That’s an awfully concerning amount of eggs…

Not that her survivability has been a concern. In fact, she’s suffered few deaths and those are mostly my fault. Like when I discovered the Port Valbury Outskirts and decided that I’d be able to casually wander in and stand some chance of surviving. When the ground is soaked with the same infernal fire present in The Conflagration, and my skeletons desire nothing more than to melt in those very flames. But besides those critical errors in judgement she’s surprisingly hard to kill. Blood of Dreeg is likely to be responsible for that, but having several targets that aren’t me also help to alleviate incoming damage.

I am starting to wonder if I rely too much on pets, though.

On both my Warder and Cabalist I’ve invested in pets. Yet, in both cases, they aren’t necessarily bolstered beyond the initial investment. They’re just there. Soaking damage. But (due to a lack of continued investment) they aren’t able to do so very effectively, and so I do wonder if they’re worth the initial investment.

On the other hand, I’m not sure how frequently pets will be required (or available) in any character builds in the future. I’ve been thinking about either an Oathkeeper or a Demolitionist for my next character. Which does mean that I’ll be going straight back to close quarters combat, but those Masteries seem so interesting that it’s hard to resist. I’m keen on the dual-wielding potential of a Nightblade, too. I’m also wondering if a singular Mastery character could be effective. I guess that depends on which Mastery and whether they have enough skills to warrant investing solely in theirs, as opposed to investing in unique or interesting bonuses in another. I am enjoying my Cabalist build, though. It’s an interesting approach to different problems and it’s certainly a more coherent character than my Warder.

Have a nice week, all!

Moggie

Grim Dawn: Once Taken, Twice Shy (Pt. 4)

The best decisions need not be made.

Not that I would expect someone who resurrects the recently deceased and imbues them with poison to make the best decisions. Or even good decisions. In fact, I’d be inclined to say that they’re probably going to make a string of very bad decisions. As deciding on that career path is indicative of their personality. They could’ve been a stalwart Soldier who protected the weak, but instead they decided that their only way to save Cairn was to surround themselves with monstrosities wrought of flesh and bone. I wouldn’t even trust them and I built them. So you definitely shouldn’t trust them.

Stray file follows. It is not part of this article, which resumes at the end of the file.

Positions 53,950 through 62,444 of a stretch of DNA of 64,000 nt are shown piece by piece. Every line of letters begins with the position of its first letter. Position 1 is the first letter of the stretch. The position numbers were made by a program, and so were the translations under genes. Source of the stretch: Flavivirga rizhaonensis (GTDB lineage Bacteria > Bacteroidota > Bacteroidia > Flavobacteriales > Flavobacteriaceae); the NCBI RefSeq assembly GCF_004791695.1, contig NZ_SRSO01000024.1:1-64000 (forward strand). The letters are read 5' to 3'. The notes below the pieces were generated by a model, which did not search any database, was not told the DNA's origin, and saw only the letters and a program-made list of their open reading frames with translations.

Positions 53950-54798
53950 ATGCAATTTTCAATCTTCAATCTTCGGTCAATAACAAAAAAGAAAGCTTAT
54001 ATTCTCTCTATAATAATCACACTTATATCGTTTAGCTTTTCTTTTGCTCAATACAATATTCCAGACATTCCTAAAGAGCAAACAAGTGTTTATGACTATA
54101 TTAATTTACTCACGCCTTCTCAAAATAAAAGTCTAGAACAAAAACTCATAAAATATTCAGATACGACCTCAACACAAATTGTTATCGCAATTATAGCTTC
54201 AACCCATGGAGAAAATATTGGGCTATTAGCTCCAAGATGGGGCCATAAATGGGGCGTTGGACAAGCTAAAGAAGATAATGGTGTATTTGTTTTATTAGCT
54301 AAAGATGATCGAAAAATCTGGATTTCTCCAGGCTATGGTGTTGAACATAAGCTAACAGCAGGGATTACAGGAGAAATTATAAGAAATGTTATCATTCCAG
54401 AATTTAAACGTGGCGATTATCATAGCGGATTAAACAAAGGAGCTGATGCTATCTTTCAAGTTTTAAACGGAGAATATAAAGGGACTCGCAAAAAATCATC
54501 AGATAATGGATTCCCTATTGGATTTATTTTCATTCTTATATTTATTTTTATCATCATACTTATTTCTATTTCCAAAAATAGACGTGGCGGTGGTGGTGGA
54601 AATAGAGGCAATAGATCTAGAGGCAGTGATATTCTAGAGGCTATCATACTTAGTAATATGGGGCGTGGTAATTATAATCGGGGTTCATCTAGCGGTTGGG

Nor should the people who were slaughtered as a result of their actions.

Then again, she could just resurrect those people as a fragile skeletons who will writhe in agony for but a few short moments before returning once more to the grave. Which is probably worse than just accepting that she’s a bad person, and that she should just move onto the next questionable moral choice.

While I did remember that quests had choice and consequence in Grim Dawn I had forgotten the extent of the choices and consequences. I didn’t quite remember that they would burn down the village and murder everyone in it if they didn’t get their payment. I was under the assumption that as I was hunting down their leader that they would be fine, as the person that I attacked would have little time to call in reinforcements. Turns out I didn’t make the correct moral choice there. Nor did I make the correct moral choice when a bandit threatened a lady by the roadside. But that’s perfectly fine. Everything will reset in Elite and Ultimate difficulty. So I can pretend it never happened and act like she’s not a terrible person who makes horrible decisions. That’s how repentance works, right?

Succumb to the slow death of corrosive poison.

I wasn’t surprised to learn that the content in Act 2 scales to your character level. Logically it would have to. As, if you proceeded out of sequence, as I did, Act 2 would be far too easy if it were at a fixed level. Act 2 is definitely easier than Act 7, though. For the reason that enemies lack the most threatening mechanics, and will become progressively more threatening as you work towards the later stages of the main campaign. Hence why Act 3 is generally a nightmare. Even the ground burns your character to death. But this difficulty curve is incredibly satisfying as it never feels particularly unfair or cheap.